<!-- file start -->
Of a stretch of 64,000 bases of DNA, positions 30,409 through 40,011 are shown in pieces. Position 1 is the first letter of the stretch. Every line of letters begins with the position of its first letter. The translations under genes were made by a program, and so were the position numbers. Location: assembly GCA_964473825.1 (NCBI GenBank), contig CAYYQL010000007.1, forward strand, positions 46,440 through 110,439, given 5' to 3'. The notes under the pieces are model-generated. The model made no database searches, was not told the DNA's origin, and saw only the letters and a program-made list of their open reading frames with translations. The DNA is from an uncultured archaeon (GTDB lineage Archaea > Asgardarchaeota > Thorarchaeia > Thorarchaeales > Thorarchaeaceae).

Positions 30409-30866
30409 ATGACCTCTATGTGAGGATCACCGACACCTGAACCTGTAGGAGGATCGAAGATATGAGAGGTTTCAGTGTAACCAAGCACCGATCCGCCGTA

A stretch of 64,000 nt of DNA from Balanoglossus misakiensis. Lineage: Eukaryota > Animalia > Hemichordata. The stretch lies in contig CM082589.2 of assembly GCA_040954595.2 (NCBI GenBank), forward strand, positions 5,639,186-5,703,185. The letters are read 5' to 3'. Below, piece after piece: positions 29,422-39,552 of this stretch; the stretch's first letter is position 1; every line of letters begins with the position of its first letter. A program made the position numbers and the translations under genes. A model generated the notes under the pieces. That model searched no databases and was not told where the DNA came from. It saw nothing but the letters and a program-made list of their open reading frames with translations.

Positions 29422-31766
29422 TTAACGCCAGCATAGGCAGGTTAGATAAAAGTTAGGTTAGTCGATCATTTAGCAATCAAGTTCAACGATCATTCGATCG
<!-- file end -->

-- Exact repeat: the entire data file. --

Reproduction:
Of a stretch of 64,000 bases of DNA, positions 30,409 through 40,011 are shown in pieces. Position 1 is the first letter of the stretch. Every line of letters begins with the position of its first letter. The translations under genes were made by a program, and so were the position numbers. Location: assembly GCA_964473825.1 (NCBI GenBank), contig CAYYQL010000007.1, forward strand, positions 46,440 through 110,439, given 5' to 3'. The notes under the pieces are model-generated. The model made no database searches, was not told the DNA's origin, and saw only the letters and a program-made list of their open reading frames with translations. The DNA is from an uncultured archaeon (GTDB lineage Archaea > Asgardarchaeota > Thorarchaeia > Thorarchaeales > Thorarchaeaceae).

Positions 30409-30866
30409 ATGACCTCTATGTGAGGATCACCGACACCTGAACCTGTAGGAGGATCGAAGATATGAGAGGTTTCAGTGTAACCAAGCACCGATCCGCCGTA

A stretch of 64,000 nt of DNA from Balanoglossus misakiensis. Lineage: Eukaryota > Animalia > Hemichordata. The stretch lies in contig CM082589.2 of assembly GCA_040954595.2 (NCBI GenBank), forward strand, positions 5,639,186-5,703,185. The letters are read 5' to 3'. Below, piece after piece: positions 29,422-39,552 of this stretch; the stretch's first letter is position 1; every line of letters begins with the position of its first letter. A program made the position numbers and the translations under genes. A model generated the notes under the pieces. That model searched no databases and was not told where the DNA came from. It saw nothing but the letters and a program-made list of their open reading frames with translations.

Positions 29422-31766
29422 TTAACGCCAGCATAGGCAGGTTAGATAAAAGTTAGGTTAGTCGATCATTTAGCAATCAAGTTCAACGATCATTCGATCG